Palawan mining firm operating despite suspension order, says NGO
PUERTO PRINCESA CITY, Philippines – A mining company in Sofronio Española town is still operating even under suspension order, a non-government organization here alleged, but the company says they are actually rehabilitating the area.
Palawan NGO Network Incorporated (PNNI) said their para-enforcers discovered on November 23 that a backhoe of Citinickel Mines and Development Corporation (CMDC) was digging and extracting nickel ore "directly from the mountainside and not from their stockpile."
"Why is it operating?" PNNI executive director Robert Chan asked in a letter he sent to the Palawan Council for Sustainable Development (PCSD) on Monday, November 28.
He said they were able to capture it in photographs and video, which they will submit to the Department of Environment and Natural Resources (DENR) Mines and Geosciences Bureau (DENR-MGB), and to Environment Secretary Gina Lopez. He, however, has refused to give digital copies of those to the media.
PNNI noted that the CMDC is "currently under suspension by virtue, among other infractions, a Cease and Desist Order" from the DENR.
The suspension was issued in July 22, 2016, after the mining firm operated in a restricted zone, an area under the Environmentally Critical Areas Network (ECAN) of Palawan where mining is prohibited.
Chan said that while the mining firm is suspended, it is not banned from hauling and transporting its stockpile since it has secured a transport permit. However, he added, that digging and extraction is another story.
"While this may be seemingly acceptable, this activity does not extend to digging and extraction in an apparent bid to pass it off as part of their preset stockpile," his letter continued.
However, CMDC Community Relations Manager Pamela Miguel explained that the activity is part of their rehabilitation process of mined out areas, local news outlet Palawan News reported.
"Hindi kami nagmimina, nagma-mine rehab kami (We are not mining the area but doing mine rehabilitation instead)," Miguel said.
Miguel added that they are preparing the said area for reforestation by fixing the slope to prevent erosion and ensure that the tree seedlings will grow.
"Lahat ng bagay na ‘yun, involves hauling also ng lupa (All of those things also involve hauling of soil),” she said.
Chan, meanwhile, questioned PCSD for not retracting the SEP clearance it issued to CMDC although it disregarded the ECAN zone.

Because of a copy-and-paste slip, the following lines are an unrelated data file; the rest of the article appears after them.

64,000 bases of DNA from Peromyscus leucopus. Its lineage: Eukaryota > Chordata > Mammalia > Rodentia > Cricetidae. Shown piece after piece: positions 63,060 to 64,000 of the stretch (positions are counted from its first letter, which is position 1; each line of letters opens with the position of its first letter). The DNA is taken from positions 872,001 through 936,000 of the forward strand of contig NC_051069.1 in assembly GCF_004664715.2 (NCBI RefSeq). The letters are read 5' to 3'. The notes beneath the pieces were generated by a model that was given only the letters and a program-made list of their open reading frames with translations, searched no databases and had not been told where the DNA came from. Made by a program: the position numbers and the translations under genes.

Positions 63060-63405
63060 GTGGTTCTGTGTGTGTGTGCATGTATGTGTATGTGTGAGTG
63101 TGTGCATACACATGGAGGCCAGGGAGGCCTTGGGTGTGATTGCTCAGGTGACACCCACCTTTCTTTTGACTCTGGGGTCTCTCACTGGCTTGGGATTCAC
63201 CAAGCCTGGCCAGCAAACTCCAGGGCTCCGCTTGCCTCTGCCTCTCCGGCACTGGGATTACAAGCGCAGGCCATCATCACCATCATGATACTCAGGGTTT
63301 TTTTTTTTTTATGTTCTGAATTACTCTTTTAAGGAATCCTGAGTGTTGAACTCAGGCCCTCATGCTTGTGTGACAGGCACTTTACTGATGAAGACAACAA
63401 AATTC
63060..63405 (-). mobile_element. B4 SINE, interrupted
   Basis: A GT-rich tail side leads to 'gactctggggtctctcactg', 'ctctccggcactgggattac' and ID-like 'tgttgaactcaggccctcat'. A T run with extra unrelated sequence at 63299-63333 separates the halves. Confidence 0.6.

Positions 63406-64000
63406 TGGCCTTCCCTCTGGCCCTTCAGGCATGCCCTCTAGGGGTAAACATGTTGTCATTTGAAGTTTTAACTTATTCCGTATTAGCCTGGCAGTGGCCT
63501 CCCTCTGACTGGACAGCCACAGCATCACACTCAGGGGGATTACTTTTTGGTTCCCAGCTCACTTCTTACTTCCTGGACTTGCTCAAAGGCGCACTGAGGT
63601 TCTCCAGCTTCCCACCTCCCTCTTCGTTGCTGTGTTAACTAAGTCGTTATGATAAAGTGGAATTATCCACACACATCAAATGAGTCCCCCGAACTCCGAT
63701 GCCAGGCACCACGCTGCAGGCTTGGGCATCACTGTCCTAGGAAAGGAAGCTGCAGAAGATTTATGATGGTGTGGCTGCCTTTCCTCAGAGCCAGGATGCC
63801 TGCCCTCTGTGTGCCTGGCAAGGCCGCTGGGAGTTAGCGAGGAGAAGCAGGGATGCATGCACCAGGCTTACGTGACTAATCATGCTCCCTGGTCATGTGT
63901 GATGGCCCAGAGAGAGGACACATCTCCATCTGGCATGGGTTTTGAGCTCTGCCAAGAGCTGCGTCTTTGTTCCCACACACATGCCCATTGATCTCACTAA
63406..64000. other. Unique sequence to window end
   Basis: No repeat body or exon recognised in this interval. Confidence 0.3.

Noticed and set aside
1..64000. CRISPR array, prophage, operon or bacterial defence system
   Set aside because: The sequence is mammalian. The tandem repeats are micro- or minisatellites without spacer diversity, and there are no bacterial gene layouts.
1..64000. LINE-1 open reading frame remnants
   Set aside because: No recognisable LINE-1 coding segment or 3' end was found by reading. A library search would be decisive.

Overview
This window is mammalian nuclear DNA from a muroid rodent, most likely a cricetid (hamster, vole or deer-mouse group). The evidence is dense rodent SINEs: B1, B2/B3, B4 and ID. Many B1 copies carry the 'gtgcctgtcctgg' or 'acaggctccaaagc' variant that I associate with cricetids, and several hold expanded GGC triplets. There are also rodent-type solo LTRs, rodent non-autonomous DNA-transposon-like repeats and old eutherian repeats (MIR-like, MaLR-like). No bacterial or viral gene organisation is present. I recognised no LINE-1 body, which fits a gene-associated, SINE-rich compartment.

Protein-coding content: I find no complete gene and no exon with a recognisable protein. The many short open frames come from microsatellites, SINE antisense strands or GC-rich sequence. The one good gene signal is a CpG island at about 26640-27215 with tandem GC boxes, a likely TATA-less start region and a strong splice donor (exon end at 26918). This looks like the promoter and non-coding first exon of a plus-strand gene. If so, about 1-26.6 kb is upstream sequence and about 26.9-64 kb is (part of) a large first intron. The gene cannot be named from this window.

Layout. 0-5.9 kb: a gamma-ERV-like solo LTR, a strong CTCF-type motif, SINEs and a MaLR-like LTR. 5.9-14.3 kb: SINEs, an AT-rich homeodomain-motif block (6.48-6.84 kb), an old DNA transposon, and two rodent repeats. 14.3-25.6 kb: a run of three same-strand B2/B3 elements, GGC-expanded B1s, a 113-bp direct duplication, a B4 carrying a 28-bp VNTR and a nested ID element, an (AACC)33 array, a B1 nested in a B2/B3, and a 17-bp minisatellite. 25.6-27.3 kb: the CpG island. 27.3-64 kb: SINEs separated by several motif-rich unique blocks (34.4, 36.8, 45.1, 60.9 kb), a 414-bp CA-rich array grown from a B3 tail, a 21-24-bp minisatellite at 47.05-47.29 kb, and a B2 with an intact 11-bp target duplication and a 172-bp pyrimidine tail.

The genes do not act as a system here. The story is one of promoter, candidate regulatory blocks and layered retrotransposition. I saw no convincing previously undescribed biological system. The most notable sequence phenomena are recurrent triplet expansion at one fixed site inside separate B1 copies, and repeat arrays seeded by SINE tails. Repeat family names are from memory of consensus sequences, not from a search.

PCSD, a multi-sectoral and interdisciplinary body, was created by virtue of Republic Act 7611 or the Strategic Environmental Plan (SEP) for Palawan Act.
Primarily, this environmental body is mandated to implement SEP's main strategy, the ECAN, which is "a system of graded protection and development control over the whole of Palawan."
To attain its objectives, the PCSD promulgated Administrative Order No. 6 on the SEP Clearance System through which all projects are based on ECAN Zoning of Palawan. It may give a SEP clearance to projects which pass its three guiding principles – ecological viability, social acceptability and integrated approach.
PCSD Staff spokesperson John Vincent Fabello said the appeal for the rescinding of SEP Clearance it issued to CMDC – should it push through – has to undergo thorough investigation by the Council's Adjudication Board.
He told Rappler that the PCSD will be sending its concerned staff to validate the report on the ground.
PNNI, meanwhile, joined the MGB personnel during the validation it conducted in Sofronio Española town on Wednesday, Nov. 30. Whatever result it may yield, the staunch anti-mining group said they would still be lobbying for the cancellation of CMDC's Mineral Production Sharing Agreement (MPSA), Palawan News reported.
As of press time, the CMDC Mine Rehabilitation Fund Committee (MRFC) is holding its meeting on Thursday, December 1, wherein the issue was also raised, Rappler has learned.
In a text message, Miguel told Rappler that they will be sending out an official statement to explain their side, soon after the MRFC meeting ends. – Rappler.com